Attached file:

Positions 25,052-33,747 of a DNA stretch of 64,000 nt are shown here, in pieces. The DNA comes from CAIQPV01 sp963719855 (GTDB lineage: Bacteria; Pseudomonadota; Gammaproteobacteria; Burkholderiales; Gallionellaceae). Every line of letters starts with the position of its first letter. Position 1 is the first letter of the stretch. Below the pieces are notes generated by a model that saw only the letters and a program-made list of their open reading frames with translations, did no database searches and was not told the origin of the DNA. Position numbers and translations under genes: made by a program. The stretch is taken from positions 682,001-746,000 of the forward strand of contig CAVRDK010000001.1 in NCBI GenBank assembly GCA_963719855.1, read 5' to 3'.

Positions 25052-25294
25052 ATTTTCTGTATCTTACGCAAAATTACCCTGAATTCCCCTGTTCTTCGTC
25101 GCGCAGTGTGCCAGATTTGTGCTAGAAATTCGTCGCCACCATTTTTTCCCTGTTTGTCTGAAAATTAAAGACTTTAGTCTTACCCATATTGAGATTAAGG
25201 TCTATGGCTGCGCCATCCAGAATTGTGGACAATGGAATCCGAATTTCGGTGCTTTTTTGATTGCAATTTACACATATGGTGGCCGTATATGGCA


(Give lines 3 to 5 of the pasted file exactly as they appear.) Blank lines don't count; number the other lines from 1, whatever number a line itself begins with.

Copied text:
25052 ATTTTCTGTATCTTACGCAAAATTACCCTGAATTCCCCTGTTCTTCGTC
25101 GCGCAGTGTGCCAGATTTGTGCTAGAAATTCGTCGCCACCATTTTTTCCCTGTTTGTCTGAAAATTAAAGACTTTAGTCTTACCCATATTGAGATTAAGG
25201 TCTATGGCTGCGCCATCCAGAATTGTGGACAATGGAATCCGAATTTCGGTGCTTTTTTGATTGCAATTTACACATATGGTGGCCGTATATGGCA